Bill Gates recently gave a speech at the World Economic Forum in Davos. He argued that “creative capitalism” was the way to satisfy both philanthropic and economic concerns. The idea is this: the increase in standards of living brought by capitalism mainly benefit the rich, so companies should put more effort into developing products and services for the poor.
The phrase “creative capitalism” brings to mind another alliterative pair of c-words: compassionate conservatism.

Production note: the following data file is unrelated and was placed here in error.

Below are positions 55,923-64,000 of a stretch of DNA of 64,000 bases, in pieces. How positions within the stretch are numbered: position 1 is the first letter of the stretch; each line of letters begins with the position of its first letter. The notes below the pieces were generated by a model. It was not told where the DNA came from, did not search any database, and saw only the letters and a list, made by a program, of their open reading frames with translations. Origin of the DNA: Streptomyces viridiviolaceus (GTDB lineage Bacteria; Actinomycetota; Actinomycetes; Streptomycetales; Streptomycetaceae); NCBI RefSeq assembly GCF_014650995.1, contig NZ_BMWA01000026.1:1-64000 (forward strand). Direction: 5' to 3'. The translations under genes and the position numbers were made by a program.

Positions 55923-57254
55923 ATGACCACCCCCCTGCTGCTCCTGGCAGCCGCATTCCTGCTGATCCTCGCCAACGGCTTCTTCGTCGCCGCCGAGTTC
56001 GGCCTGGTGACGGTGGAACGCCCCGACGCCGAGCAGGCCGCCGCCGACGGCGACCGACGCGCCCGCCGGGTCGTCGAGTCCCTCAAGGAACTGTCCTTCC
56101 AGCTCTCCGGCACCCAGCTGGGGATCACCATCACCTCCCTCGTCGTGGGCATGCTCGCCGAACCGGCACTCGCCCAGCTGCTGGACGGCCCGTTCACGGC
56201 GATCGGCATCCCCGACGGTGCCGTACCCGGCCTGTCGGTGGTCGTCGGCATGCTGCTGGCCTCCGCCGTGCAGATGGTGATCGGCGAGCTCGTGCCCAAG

Both these concepts are, in effect, bargains. Creative capitalism says to companies, “If you make products for poor people, you will be rewarded with greater profits.” Compassionate conservatism says to governments, “Give control of social services to external organisations who you are strongly aligned with and you’ll be rewarded with goodwill from the population and you can distance yourselves from any bad results.”
And both these bargains are bound up with capitalism, which is centred not on the free market or the accumulation of wealth, but instead on the idea of false choice. Yes, you may buy from or work for a number of companies, but they are all motivated by the same desires and thus, really, you only have one choice.